Cuomo to allow NYC indoor dining at 25% capacity on Sept. 30

No bar service will be allowed yet, the governor said

New York Gov. Andrew Cuomo announced Wednesday that New York City restaurants may open for indoor dining at 25% capacity beginning Sept. 30 amid the coronavirus pandemic.

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The announcement, which comes with a laundry list of regulations on how dining rooms may be reopened, comes after restaurant owners warned of layoffs and closures with colder weather on the horizon.

New York City Mayor Bill de Blasio said later that if the five boroughs hit a 2% COVID-19 positivity rate, the city will "immediately reassess."

Cuomo, during a press conference Wednesday, acknowledged the “economic benefit” of restaurants being opened and the “economic pressure” the industry has faced amid the pandemic.

“A restaurant is not just the restaurant owner, its the kitchen staff, wait staff, there is a whole industry around restaurants,” Cuomo said Wednesday. “And restaurants also pose a possible risk, concentration of people inside with indoor dining.”

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Cuomo said that the majority of the state of New York is serving customers indoors at restaurants at 50% capacity, but noted that he has seen “a cluster of outbreaks from restaurants.”

“We knew compliance was lacking in New York City,” Cuomo said, explaining why New York City has been closed for indoor dining. “That was a reason for caution.”

“We’re now announcing 25% with indoor dining, with certain restrictions on Sept. 30,” Cuomo said.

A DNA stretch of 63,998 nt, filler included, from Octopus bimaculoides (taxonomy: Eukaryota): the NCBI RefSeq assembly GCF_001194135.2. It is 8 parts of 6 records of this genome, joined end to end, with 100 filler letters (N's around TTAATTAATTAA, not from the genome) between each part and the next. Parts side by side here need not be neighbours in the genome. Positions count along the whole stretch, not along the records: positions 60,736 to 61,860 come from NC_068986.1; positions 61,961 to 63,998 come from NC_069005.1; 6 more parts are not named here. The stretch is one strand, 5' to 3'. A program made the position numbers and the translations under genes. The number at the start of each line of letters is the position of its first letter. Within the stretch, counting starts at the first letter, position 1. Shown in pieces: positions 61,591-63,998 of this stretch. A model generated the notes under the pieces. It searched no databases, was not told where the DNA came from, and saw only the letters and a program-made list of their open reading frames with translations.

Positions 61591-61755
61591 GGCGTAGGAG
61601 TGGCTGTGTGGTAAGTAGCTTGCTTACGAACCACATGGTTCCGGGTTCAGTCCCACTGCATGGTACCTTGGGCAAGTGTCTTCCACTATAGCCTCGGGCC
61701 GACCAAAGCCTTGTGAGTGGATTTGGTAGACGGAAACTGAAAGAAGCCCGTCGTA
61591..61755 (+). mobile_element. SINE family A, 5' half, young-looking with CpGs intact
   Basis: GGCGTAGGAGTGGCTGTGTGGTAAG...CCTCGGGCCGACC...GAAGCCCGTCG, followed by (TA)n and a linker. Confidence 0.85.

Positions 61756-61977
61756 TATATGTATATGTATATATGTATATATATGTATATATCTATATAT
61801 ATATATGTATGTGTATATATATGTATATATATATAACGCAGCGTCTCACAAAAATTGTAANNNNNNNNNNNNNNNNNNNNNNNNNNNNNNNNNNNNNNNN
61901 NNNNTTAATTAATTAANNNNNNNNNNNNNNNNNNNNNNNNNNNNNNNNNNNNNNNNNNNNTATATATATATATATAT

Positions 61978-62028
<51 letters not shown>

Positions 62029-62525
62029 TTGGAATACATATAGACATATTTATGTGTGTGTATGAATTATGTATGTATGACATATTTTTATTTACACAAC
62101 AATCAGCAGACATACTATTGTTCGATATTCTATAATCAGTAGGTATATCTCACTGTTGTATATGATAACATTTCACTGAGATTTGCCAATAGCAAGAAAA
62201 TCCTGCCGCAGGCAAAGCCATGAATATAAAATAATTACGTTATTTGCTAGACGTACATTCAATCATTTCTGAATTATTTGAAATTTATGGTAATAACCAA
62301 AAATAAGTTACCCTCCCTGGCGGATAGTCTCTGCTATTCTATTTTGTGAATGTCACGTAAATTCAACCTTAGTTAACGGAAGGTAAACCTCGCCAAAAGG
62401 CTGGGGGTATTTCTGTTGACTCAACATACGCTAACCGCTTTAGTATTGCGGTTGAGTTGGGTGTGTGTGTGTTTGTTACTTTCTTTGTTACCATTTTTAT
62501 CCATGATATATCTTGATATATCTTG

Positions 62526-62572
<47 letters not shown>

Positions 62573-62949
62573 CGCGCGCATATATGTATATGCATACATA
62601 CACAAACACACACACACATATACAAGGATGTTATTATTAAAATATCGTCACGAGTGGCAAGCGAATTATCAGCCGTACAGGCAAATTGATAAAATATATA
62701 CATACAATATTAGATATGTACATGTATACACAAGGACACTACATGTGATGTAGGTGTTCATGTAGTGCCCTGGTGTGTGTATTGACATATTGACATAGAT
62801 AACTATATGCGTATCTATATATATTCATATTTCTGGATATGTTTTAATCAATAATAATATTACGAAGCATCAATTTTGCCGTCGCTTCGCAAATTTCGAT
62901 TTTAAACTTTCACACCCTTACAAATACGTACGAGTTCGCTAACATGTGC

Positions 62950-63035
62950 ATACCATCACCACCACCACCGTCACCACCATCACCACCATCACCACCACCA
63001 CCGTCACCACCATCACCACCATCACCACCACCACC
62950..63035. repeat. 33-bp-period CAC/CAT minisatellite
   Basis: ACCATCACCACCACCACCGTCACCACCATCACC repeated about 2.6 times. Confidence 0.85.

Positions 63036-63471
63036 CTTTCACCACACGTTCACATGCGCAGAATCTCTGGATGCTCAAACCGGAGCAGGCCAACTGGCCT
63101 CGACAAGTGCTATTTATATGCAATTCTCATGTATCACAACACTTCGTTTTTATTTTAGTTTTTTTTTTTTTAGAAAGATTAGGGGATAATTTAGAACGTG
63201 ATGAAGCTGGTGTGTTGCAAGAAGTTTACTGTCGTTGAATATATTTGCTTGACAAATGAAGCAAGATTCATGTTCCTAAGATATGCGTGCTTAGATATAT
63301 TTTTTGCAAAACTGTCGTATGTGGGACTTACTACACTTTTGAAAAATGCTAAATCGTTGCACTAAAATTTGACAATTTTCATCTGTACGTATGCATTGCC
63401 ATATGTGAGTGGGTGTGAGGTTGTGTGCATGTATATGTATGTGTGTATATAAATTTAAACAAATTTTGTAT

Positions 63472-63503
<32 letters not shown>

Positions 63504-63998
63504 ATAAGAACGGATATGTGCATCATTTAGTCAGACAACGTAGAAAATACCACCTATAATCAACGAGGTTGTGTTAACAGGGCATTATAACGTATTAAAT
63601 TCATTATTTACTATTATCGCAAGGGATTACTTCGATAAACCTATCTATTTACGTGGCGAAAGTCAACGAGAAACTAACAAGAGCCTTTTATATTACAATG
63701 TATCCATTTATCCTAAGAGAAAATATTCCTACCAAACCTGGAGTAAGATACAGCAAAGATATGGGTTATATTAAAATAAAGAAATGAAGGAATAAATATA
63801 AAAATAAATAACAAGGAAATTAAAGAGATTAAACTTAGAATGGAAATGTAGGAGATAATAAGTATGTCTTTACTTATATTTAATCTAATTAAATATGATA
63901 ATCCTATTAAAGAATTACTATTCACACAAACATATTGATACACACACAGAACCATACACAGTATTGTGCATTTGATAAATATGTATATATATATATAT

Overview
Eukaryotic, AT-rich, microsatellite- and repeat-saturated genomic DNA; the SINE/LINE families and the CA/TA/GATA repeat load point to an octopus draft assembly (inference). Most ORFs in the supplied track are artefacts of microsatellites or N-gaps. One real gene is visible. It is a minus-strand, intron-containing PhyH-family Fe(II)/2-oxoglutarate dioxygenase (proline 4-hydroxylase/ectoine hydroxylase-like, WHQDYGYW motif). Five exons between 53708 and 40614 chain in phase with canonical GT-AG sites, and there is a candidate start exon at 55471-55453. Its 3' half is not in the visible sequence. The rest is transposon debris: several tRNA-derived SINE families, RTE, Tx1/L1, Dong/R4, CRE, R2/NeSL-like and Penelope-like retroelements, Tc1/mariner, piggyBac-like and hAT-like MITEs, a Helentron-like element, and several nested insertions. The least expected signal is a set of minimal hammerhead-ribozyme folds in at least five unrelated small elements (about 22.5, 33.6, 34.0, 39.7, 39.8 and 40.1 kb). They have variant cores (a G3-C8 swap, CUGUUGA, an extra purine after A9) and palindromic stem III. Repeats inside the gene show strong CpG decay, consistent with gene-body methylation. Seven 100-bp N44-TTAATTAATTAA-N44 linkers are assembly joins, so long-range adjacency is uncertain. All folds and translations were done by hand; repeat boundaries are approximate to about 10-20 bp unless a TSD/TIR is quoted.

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Cuomo explained that there will be “temperature checks at the door,” and that “one member of each party” will be required to leave contact information so that the restaurant can conduct “contact tracing” if there is an outbreak related to the restaurant.

Photo: Getty Images

Cuomo explained that there will be “no bar service,” but that bars will be opened for the wait staff only, to “make drinks and transfer them over the bar.”

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Customers will be required to wear masks at all times inside the restaurant, except when seated at the tables, which will be situated at least six feet apart.

The governor's office also announced a team of 400 enforcement personnel to work with the State Police Task Force to ensure compliance in New York City restaurants.

Cuomo also encouraged customers to report through the state’s anonymous system if there is any kind of violation of coronavirus guidelines, so that the state can “hit the pause button” on “any of the activities we’re allowing.”

“New Yorkers will keep New Yorkers safe,” Cuomo said Wednesday.

According to the governor's office, restaurants must publicly post their 25% indoor dining capacity and the phone number and text number to report violations. Patrons who observe violations "can report issues by calling 833-208-4160, or by texting ' VIOLATION' to 855-904-5036," the governor's office said.

Cuomo added that the state has set a deadline of Nov. 1 to determine whether the state will allow up to 50% capacity in restaurants in New York City.

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De Blasio said, later, that the reopening plan "puts health and safety first by including strict capacity limits, a close monitoring of citywide positive testing rates and a coordinated inspection regimen."

He added: "Science will guide our decision-making as we continue to monitor progress and health care indicators over the next three weeks to ensure a safe reopening."

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De Blasio acknowledged that "this may not look like the indoor dining that we all know and love, but it is progress for restaurant workers and all New Yorkers."

According to de Blasio's office, the city's outdoor dining program, "Open Restaurants," has given the restaurant industry a "lifeline."

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"More than 10,000 restaurants are participating, and the program has saved an estimated 90,000 jobs," according to de Blasio's office.